Bob Waller was an agricultural manager for Freedom Food before becoming an independent consultant. His key piece of advice was planning ahead and paying close attention at every stage of hens’ lives. His top tips follow:
Before birds are first placed in a new shed, ensure pop holes are truly large enough to meet Freedom Food standards: “2m by 45cm means holes should be 2m by 45cm,” he says.
The same goes for electric fencing, if used to prevent smothering. Mr Waller said he had seen several farms where it ran across pop holes – hardly an incitement for birds to range
And bales and straw should be placed before birds: “It’s not great to put the birds in and just as they are settling in, to walk through the house with great big bales and scatter those around.”
Finally, perches should be sufficient for all birds to have space to perch.
First 10 days
This period is critical, according to Mr Waller. For multi-tier farms, most critical is putting birds up to roost each night. “If you don’t you will have floor eggs and seconds,” he said.
Walking the birds should be done slowly, but with purpose. “It’s very easy to get into the habit of just being too slow and at week 50 when you have a lot to do and it’s getting busy and you have another job, but you have to walk slowly because that’s what the birds are used to. You will find it takes a lot of time and effort. Get on with it.”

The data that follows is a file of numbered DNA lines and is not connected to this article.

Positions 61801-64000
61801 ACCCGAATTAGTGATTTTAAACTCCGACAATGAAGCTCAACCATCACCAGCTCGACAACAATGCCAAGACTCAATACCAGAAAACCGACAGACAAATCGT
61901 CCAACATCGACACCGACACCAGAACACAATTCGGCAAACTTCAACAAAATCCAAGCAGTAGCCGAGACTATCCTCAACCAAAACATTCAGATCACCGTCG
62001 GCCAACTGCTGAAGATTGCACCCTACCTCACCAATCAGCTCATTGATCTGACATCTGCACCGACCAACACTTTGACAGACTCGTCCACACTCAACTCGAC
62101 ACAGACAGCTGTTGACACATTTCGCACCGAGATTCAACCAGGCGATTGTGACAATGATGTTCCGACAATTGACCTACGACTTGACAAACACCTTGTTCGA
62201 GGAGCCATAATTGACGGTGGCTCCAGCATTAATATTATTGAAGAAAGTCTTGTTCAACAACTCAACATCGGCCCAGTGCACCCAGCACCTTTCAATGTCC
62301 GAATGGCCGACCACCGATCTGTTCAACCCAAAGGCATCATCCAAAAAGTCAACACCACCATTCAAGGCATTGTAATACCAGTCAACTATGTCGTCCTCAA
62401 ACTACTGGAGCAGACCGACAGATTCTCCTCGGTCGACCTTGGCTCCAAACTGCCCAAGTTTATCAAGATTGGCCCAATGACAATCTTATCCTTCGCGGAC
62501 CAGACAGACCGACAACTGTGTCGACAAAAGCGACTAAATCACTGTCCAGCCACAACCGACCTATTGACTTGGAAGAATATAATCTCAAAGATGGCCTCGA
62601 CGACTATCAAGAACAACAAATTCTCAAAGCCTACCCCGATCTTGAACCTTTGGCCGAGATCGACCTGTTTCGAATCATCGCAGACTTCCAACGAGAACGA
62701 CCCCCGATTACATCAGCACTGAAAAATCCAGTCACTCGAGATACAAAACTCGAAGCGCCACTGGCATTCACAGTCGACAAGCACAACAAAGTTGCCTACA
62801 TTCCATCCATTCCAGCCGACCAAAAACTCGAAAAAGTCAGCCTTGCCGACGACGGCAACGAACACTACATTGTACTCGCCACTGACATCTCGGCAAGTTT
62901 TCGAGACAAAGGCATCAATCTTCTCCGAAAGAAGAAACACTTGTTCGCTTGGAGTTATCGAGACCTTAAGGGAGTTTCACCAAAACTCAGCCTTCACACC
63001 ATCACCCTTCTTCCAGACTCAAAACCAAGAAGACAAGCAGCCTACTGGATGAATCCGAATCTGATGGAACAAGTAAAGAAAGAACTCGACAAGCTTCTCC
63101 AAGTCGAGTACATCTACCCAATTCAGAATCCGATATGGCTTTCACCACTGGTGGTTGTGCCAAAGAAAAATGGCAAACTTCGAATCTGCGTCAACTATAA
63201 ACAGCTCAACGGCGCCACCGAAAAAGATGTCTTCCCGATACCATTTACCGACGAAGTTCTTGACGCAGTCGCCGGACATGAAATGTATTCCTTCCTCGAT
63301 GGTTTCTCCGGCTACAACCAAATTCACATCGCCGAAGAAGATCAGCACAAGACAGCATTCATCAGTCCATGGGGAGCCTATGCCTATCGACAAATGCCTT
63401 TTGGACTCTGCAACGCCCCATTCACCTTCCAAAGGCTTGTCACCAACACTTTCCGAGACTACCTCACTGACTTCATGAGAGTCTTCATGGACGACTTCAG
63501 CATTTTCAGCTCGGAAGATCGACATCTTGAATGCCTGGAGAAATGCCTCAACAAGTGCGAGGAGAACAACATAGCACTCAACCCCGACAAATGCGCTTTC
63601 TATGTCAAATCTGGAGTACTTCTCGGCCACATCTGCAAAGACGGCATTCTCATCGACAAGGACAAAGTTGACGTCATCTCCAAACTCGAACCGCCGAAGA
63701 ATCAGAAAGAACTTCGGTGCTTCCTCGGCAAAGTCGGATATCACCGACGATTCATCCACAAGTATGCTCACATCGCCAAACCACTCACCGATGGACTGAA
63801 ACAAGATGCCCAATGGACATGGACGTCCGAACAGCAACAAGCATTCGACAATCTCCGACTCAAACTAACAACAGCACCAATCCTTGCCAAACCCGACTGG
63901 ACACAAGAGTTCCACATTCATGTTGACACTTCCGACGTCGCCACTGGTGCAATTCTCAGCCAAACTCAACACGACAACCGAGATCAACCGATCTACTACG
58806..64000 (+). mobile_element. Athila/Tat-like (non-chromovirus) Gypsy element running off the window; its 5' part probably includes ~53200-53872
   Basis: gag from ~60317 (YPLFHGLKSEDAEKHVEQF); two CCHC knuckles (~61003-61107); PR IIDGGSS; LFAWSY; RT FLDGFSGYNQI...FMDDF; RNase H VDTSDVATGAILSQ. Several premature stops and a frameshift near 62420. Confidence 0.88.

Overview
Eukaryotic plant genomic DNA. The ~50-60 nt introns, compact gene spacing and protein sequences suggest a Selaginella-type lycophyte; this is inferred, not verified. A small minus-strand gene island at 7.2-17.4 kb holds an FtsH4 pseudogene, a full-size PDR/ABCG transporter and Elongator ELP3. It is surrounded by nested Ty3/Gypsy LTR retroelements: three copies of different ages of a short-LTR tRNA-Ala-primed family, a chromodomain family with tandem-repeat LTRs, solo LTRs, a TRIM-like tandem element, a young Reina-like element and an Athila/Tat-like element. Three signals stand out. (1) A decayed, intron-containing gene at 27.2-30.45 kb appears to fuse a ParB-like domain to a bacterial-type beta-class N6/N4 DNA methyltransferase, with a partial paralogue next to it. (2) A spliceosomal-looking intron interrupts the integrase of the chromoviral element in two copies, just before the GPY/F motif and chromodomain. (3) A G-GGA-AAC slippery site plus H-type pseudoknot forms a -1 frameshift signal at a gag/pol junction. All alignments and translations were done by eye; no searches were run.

Water meters are your first sign of things going wrong. Monitor it every day, follow the trends. If anything happens to water consumption you know something is happening 24-48 hours ahead. Catching things early can save a great deal of cost.
Case study: James Baxter
Managing the gut and shed environment have seen huge performance benefits and cost savings for free-range egg farmer James Baxter.
Mr Baxter, who is currently Farmers Weekly’s Poultry Farmer of the Year, said in the four years he had used biomass to manage shed environments, and fed birds a probiotic, he “hadn’t spent a pound” at the vets because of bird illness.
“If you’re not feeding a probiotic, you are giving away performance from your hens,” he explained.
Mr Baxter said his staff, when packing eggs “notice within 24 hours if the probiotic is missing from the diet” – such is the improvement to shell quality they bring.
He incorporates the probiotic into rations with an on-farm mixer he has developed himself.
His second top tip for performance was improving the shed atmosphere. “Research has shown 23C is the optimal temperature for egg production, lower relative humidity is better for hens’ respiratory system, high carbon dioxide limits egg production.”
The answer was heat exchangers running in sheds, maintaining a turnover of fresh air and keeping temperatures up. Keeping heat in on cold days with minimum ventilation led to high ammonia, carbon dioxide.
Stale, slow-moving air harboured more pathogens, he suggested.
Mr Baxter added: “Since I started heating my hens and feeding probiotics, I’ve not spent a single pound at the vets over the last four years.”